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Five types of EBITDA

John Wagner - Acquisition offers

EBITDA is a term with a time-worn, clinical definition. It stands for Earnings Before Interest, Taxes, Depreciation, and Amortization. Why is it a term of such keen focus? Because the majority of acquirers look at EBITDA as a proxy for cash flow; it signals a company’s success by expressing how efficiently it turns net sales into earnings, while eliminating the non-operational side of the business, like interest, depreciation, and taxes. The expression of a company’s earnings efficiency—EBITDA as a percent of sales—is a key performance indicator, which is just as important as another KPI, which is OPEX as a percent of sales.

Although EBITDA uses information from financial statements produced using General Acceptable Accounting Principles (GAAP), it is not considered a GAAP measure, since the definition of what EBITDA includes or excludes can vary from company to company.

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There are, however, five types of EBITDA. The first of the five is standard EBITDA, described above. But it’s an abstract concept until it is expressed for a defined period of time.

That leads to the second type of EBITDA, which is the EBITDA from your last fiscal year. This is most often used as a reference point to see how fast you are growing (or not) in the months after your most-recent fiscal year ended.

The third type of EBITDA is Trailing Twelve-Month EBITDA, also called TTM EBITDA or LTM (last twelve month) EBITDA. Ideally, your TTM EBITDA is rising month-over-month as you go into a close, and you and your investment banker can ask for the purchase price to climb accordingly. (Believe me, if TTM EBITDA is falling going into the close, the acquirer will push to have the purchase price reduced that’s called repricing after LOI.)

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Some acquirers don’t welcome dynamic deal pricing. They want to offer a set price in their LOI, based on a multiple of a recent EBITDA, rather than endure the unpredictability of a floating purchase price.

A fourth type of EBITDA is called adjusted EBITDA. It is very often used as the TTM EBITDA figure, if the acquirer and seller mutually accept the adjustments. Seller’s adjustments almost invariably move the EBITDA higher. (Remember, in today’s 5X EBITDA market, adding just $100,000 in adjustments can increase the purchase price $500,000.) Typically, acceptable adjustments to EBITDA are non-capitalized, non-recurring expenses that won’t be incumbent on the new owner, or OPEX that won’t reoccur. (A widely accepted adjustment to EBITDA is the compensation of employees who are deemed non-essential, who will retire when the company is sold, and whose positions will be eliminated.) Adjustments to EBITDA need to be proposed by the seller to the acquirer through the investment banker. Acceptance of the credits is not guaranteed; it’s part of the deal that’s actively negotiated.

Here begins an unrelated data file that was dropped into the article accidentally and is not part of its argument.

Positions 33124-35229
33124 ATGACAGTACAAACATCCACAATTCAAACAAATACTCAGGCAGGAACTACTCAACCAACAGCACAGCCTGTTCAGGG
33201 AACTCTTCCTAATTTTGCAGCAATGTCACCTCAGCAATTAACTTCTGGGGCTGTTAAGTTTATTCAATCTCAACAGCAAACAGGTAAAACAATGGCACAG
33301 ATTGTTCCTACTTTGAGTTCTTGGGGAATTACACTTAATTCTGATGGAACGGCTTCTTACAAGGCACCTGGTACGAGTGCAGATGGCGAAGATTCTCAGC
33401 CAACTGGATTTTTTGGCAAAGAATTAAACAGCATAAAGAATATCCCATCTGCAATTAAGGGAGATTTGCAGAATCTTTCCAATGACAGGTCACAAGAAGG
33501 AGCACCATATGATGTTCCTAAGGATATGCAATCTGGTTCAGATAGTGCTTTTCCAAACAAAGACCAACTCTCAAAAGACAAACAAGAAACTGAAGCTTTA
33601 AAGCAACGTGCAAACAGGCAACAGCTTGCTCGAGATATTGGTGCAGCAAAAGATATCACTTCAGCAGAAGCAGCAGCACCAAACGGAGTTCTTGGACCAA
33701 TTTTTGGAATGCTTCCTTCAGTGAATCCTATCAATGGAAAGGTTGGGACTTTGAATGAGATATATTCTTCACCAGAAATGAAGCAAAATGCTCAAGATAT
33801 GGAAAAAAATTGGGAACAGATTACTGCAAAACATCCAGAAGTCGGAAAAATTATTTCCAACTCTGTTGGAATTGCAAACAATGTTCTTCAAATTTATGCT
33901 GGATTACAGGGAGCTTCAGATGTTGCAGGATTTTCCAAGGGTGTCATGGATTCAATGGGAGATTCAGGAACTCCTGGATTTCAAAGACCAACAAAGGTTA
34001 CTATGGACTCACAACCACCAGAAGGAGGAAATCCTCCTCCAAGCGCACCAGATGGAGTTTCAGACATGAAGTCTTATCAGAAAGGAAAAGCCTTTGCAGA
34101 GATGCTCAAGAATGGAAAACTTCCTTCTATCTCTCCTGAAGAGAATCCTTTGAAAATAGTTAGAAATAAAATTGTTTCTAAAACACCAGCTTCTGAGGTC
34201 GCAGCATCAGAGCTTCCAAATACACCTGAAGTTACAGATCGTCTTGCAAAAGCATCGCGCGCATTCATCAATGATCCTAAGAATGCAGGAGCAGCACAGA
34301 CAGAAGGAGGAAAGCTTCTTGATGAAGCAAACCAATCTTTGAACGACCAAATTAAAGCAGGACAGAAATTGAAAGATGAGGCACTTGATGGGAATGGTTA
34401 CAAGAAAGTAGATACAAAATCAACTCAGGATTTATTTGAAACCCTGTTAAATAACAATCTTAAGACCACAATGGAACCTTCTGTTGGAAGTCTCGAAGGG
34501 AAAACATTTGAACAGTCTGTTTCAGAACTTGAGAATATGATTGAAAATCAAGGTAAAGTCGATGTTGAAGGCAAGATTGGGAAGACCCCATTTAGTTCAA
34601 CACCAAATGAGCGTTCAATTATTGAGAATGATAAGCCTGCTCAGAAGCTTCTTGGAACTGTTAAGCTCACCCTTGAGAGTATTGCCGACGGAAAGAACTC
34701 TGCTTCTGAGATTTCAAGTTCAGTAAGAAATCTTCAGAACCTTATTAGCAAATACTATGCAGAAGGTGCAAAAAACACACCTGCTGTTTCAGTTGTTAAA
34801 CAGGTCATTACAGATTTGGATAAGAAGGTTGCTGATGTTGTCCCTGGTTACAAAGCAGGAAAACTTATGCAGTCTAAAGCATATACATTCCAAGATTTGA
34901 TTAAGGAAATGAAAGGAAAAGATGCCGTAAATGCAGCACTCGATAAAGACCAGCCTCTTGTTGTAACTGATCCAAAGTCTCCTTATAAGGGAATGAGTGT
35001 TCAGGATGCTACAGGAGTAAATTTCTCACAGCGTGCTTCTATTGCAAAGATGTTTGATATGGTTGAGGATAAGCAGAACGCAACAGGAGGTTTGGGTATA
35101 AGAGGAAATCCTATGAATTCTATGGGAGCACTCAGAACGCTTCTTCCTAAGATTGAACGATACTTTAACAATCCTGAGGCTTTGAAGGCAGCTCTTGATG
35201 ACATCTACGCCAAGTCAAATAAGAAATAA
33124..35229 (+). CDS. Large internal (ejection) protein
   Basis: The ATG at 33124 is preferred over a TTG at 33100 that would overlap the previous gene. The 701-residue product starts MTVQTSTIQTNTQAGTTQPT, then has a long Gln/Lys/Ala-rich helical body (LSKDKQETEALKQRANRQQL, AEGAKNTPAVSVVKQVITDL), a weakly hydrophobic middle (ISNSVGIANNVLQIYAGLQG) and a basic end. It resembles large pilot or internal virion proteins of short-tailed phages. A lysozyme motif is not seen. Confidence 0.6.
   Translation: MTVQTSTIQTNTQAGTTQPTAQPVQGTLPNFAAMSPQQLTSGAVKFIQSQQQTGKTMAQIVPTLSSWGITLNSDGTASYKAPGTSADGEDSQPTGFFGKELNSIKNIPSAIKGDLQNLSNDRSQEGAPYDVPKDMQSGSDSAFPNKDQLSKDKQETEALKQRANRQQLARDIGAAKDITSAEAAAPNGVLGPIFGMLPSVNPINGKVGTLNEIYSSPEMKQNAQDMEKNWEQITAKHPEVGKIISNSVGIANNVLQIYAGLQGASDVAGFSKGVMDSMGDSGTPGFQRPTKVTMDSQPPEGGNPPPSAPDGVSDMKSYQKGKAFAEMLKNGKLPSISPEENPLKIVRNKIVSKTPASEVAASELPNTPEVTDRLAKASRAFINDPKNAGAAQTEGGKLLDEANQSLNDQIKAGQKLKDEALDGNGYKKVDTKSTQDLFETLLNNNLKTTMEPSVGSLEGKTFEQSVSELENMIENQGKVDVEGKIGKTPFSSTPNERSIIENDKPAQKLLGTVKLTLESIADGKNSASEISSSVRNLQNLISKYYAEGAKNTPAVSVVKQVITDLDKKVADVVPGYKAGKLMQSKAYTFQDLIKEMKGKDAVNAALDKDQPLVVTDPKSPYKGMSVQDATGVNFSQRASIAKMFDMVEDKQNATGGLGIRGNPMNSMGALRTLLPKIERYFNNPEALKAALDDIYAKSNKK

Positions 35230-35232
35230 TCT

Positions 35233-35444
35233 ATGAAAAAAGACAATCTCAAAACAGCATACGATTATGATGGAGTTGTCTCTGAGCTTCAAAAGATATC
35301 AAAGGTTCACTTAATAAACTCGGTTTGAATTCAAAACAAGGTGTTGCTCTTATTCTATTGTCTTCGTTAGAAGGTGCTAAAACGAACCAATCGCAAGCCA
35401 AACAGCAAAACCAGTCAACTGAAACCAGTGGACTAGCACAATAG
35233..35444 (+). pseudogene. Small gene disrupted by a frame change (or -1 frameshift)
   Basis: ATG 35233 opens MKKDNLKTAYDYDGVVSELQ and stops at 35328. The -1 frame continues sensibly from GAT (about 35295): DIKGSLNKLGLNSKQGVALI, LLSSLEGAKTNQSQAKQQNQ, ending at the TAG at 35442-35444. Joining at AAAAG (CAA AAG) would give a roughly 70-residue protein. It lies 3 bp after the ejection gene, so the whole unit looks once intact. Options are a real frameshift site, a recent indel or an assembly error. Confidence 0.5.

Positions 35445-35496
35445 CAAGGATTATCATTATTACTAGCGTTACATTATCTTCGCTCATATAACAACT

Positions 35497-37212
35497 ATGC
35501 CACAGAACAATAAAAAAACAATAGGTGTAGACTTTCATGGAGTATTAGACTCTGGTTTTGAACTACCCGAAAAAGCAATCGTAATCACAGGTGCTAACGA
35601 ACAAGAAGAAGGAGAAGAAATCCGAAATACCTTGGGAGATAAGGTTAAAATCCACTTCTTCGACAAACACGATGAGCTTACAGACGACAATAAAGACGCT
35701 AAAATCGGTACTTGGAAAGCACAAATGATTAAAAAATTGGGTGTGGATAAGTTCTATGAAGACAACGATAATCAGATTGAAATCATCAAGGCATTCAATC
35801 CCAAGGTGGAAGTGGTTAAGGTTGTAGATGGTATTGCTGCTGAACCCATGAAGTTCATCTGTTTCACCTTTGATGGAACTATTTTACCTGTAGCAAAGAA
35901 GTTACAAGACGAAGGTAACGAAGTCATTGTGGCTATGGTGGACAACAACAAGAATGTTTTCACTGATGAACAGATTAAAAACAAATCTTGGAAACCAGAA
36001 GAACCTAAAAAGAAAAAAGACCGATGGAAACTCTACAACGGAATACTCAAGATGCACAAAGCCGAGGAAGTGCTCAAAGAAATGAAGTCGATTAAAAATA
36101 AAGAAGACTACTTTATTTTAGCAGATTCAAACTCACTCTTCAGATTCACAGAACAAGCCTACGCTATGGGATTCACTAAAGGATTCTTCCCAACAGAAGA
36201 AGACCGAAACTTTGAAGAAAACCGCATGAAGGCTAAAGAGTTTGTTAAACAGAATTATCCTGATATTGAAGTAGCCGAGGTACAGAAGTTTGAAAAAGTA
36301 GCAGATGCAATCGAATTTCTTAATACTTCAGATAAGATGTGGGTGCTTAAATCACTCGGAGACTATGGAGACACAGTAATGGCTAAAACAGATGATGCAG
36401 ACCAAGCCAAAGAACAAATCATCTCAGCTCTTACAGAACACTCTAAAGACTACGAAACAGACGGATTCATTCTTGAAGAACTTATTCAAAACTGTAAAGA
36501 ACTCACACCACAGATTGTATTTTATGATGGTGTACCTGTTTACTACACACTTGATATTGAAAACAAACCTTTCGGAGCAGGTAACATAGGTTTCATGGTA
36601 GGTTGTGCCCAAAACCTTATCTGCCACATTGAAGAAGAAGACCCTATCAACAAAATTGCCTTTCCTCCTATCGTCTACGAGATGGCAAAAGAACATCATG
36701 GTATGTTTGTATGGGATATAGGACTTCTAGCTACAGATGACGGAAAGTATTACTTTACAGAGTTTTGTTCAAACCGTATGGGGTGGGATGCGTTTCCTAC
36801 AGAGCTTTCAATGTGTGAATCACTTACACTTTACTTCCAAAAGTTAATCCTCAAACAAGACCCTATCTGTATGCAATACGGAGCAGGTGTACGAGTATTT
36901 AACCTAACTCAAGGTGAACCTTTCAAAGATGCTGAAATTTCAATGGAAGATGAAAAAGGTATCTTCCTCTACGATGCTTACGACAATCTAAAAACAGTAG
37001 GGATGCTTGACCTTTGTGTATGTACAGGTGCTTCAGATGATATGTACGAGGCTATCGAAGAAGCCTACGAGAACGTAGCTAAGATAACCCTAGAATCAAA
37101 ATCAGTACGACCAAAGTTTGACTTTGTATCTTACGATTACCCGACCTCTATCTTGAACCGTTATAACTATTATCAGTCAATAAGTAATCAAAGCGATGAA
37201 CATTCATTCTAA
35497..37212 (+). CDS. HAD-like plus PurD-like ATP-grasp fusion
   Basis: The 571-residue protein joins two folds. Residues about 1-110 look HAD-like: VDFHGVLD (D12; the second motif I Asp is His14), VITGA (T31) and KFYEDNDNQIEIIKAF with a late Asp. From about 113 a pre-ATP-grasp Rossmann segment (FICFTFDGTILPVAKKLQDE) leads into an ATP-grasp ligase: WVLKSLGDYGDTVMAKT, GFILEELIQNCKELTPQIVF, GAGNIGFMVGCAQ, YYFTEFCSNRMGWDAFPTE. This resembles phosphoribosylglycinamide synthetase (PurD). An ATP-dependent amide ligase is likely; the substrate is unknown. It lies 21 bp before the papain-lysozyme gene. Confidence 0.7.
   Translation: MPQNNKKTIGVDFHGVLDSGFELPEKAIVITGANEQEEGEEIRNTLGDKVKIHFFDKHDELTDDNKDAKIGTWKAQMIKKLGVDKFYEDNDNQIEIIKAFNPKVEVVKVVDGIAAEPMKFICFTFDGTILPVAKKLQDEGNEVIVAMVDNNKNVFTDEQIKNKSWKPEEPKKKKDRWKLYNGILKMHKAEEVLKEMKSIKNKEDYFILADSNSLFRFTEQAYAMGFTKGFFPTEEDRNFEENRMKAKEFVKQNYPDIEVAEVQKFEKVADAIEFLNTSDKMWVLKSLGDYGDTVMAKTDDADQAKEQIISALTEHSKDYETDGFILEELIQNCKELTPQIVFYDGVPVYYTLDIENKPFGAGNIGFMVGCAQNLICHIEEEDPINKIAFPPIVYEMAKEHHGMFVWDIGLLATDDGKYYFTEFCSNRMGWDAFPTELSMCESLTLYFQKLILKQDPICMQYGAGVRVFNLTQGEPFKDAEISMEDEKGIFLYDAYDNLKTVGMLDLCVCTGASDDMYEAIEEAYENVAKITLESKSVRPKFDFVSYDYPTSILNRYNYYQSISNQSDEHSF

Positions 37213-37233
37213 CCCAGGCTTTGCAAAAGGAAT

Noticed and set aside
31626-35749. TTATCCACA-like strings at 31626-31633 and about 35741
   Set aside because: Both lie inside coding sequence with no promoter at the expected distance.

The fifth type of EBITDA, sustainable EBITDA, is a very active topic of conversation today. That’s because the EBITDA you are experiencing now is likely inflated due to supply chain constrictions, commodity price run-ups, “COVID bump,” and now inflation. You may have the same gross profit margins that you did a year or two ago, but you are churning more net sales dollars, resulting in more EBITDA. The acquirer doesn’t want to price on an inflated EBITDA. They will want an EBITDA that can be sustained after normalization of these “wild card” factors, e.g., after supply chain issues, price volatility, and COVID-19 are backed out. Some sellers (and even some acquirers) believe that supply chain, commodity issues, and COVID-19 aren’t going away soon. Sellers especially hold that the purchase price of companies bought in this odd time—where we don’t know if these influences will continue, nor for how long—should not be overly discounted to so-called sustainable levels. As a seller who holds that position, you can (with a good investment banker) largely defend your higher EBITDA. At our firm, we have a model that examines the EBITDA in light of these wild cards, careful to factoring in organic growth that would have occurred in any market. Using a model like this, you the seller may not get a multiple applied to 100% of your TTM EBITDA, but every dollar you argue for successfully is five dollars in your pocket with a higher purchase price.

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John Wagner is a managing director at 1stWest Mergers & Acquisitions, which offers a specialty practice in the LBM sector. Reach John at j.wagner@1stwestma.com

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